Whether keeping students up-to-date on the latest local happenings or simply serving as a source of entertainment during lecture, there has been plenty of chitchat about new smartphone application “Yik Yak” over the past few weeks at UC Davis.
“In general, our biggest communities are college kids,” said Cam Mullen, YikYak lead community developer. “[College students] can use it to connect with the people around them immediately, and that’s a core feature.”
The Yik Yak app requires no sign-up, and upon opening, shows a hundred of the most recent anonymous posts within a two-mile radius of the user’s location. The app has grown in popularity since its launch in November 2013, and is now active at over 1,000 college campuses across the country.
“Yik Yak has two parts. The first one is location based, which is different [from] any of these sites that want you to friend people,” Mullen said. “The other thing is how you keep your privacy — it’s anonymous and that lets you have discussions about things that you otherwise wouldn’t on other platforms. On Yik Yak, you’re not judged by who you are, you’re judged by content and content alone.”
Soon after its launch, Yik Yak personnel made the decision to block all middle and high schools from using the app, as they believe younger users are often not deemed “psychologically mature” enough. Mullen said this rule was created after the infamous app “Ask.fm,” experienced many unfortunate occurrences, including suicides.
On college campuses, the app serves not only as a source of amusement, but also is used to get the latest news on events and happenings around campus.
“At one school in the south there was an armed robbery and people were immediately posting on Yik Yak to find out what happened and where it was, so they could respond accordingly,” Mullen said. “Also, after a big football game or a big win, you’ll see the feed is flooded with comments and humor about it — it’s a really entertaining source.”
From September to December 2014, a Yik Yak team is on a 36-college campus tour to promote the app. On Oct. 7, the Yak made a stop at UC Davis for the day, taking pictures with students and handing out free items near the Memorial Union.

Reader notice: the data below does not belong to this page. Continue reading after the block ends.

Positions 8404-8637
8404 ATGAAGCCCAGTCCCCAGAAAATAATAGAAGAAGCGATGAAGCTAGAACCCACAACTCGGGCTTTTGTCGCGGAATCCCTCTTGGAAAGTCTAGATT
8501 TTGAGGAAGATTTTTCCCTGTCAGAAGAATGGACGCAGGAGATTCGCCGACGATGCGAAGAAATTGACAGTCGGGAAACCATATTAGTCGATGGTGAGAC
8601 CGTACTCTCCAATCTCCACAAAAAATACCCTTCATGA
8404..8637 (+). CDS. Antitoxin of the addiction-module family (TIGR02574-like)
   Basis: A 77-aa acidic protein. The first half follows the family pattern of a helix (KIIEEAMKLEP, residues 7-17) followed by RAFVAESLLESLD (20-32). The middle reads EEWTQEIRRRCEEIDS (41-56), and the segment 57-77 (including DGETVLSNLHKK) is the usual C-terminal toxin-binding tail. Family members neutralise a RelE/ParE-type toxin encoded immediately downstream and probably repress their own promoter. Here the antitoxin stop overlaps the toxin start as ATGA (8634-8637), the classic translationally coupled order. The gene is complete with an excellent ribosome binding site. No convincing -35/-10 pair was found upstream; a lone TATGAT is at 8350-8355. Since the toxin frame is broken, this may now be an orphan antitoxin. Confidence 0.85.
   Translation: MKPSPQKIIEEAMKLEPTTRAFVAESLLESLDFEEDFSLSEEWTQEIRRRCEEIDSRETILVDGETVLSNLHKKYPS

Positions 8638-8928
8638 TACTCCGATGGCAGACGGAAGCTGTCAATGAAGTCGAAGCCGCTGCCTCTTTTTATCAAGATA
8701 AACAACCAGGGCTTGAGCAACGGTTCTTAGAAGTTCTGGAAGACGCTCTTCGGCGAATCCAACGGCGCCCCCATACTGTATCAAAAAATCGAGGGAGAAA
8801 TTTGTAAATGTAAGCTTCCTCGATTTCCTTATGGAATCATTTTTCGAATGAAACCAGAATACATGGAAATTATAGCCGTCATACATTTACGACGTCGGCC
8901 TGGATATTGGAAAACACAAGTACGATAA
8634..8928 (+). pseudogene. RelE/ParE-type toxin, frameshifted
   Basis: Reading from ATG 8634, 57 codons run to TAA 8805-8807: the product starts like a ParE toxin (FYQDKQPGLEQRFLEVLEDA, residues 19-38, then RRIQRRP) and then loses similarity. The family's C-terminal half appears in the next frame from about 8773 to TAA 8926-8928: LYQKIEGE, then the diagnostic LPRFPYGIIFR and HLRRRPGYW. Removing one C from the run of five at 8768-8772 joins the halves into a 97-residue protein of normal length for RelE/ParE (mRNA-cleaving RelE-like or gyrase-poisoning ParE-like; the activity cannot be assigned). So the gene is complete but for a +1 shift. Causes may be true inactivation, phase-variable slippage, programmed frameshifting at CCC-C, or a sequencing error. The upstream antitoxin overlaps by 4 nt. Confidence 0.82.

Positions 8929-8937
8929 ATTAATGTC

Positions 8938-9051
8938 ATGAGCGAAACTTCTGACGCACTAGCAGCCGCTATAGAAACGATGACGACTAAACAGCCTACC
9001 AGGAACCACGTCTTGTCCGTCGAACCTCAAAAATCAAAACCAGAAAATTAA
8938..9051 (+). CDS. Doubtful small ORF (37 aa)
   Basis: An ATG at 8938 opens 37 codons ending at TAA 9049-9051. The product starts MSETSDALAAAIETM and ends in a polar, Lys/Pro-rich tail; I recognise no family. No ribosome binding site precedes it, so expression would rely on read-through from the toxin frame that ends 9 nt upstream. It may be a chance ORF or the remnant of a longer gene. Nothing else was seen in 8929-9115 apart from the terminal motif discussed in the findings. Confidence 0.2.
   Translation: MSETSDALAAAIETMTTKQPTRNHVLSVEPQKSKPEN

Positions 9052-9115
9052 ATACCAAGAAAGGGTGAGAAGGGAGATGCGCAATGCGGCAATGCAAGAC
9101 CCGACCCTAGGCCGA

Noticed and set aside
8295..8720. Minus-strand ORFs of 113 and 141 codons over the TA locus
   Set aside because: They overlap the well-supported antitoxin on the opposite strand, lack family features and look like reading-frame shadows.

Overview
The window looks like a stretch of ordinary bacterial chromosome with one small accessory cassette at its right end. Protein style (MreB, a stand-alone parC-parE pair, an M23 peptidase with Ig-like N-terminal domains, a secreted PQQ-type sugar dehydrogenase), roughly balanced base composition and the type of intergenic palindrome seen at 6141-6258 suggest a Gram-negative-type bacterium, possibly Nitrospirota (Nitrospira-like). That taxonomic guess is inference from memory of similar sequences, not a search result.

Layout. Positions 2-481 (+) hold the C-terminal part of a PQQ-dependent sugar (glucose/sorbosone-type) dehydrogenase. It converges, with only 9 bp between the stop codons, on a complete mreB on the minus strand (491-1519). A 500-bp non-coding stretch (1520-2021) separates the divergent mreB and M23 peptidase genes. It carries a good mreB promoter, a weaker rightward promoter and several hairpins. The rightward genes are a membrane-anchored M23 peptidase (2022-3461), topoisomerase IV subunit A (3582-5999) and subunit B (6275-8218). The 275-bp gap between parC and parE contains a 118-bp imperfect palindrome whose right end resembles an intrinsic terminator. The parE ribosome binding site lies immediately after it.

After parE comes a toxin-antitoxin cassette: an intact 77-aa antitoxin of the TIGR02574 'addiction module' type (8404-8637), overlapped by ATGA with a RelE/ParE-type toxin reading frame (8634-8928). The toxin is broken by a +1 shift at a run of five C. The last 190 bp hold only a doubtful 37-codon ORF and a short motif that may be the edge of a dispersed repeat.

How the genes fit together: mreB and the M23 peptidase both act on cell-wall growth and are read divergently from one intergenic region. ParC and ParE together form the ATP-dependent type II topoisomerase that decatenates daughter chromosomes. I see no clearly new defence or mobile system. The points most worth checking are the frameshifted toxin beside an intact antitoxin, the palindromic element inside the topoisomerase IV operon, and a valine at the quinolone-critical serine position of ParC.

“I think probably the most exciting part of it is just how much we’re growing and how much people love it,” Mullen said. “We’re sending this 45-foot Yik Yak bus down the west coast – the Yak is on tour and it’s like he’s a celebrity when he comes to campus, he’s like a rock star.”
A growing number of students at Davis have begun to use the app. Many students have said they prefer the anonymous aspect of it, as it is not a feature of other apps like Twitter and Facebook.
“My roommate was on it before we’d go to bed, and she would read such funny stuff that I’d crack up, so I just downloaded the app,” said first-year environmental science major Morgan Hashimoto. “[The best part is] definitely the [anonymity], and you don’t follow anyone. It’s so funny sometimes because there are so many things that are relatable since it’s mostly UC Davis students.”
Second-year international relations and psychology double major Riley Sims heard about the app a only couple weeks ago, and is a big fan of the anonymous features.
“One thing I really like about it is because it’s anonymous, the amount of popularity it gets is based solely on what you put on there — it has nothing to do with how popular you are in real life,” Sims said. “All they know is what you said and they can take that for what it is and like it or not. So it’s a way for normal people to gain popularity based on what they’re saying.”
Although unclear thus far as to whether Yik Yak will gain as much popularity as Twitter or Facebook, it has definitely solidified its roots in college-age areas.
“It’s cool because the quiet kid at the back of the class might be the funniest kid in school. Yet they might be a little too shy to post on Facebook or speak up,” Mullen said. “On Yik Yak you connect with that community in a whole new way and you’re able to talk to them and see what they think. We’re stoked that it’s grown so fast, and that UC Davis has popped off so quickly especially in the past couple weeks.”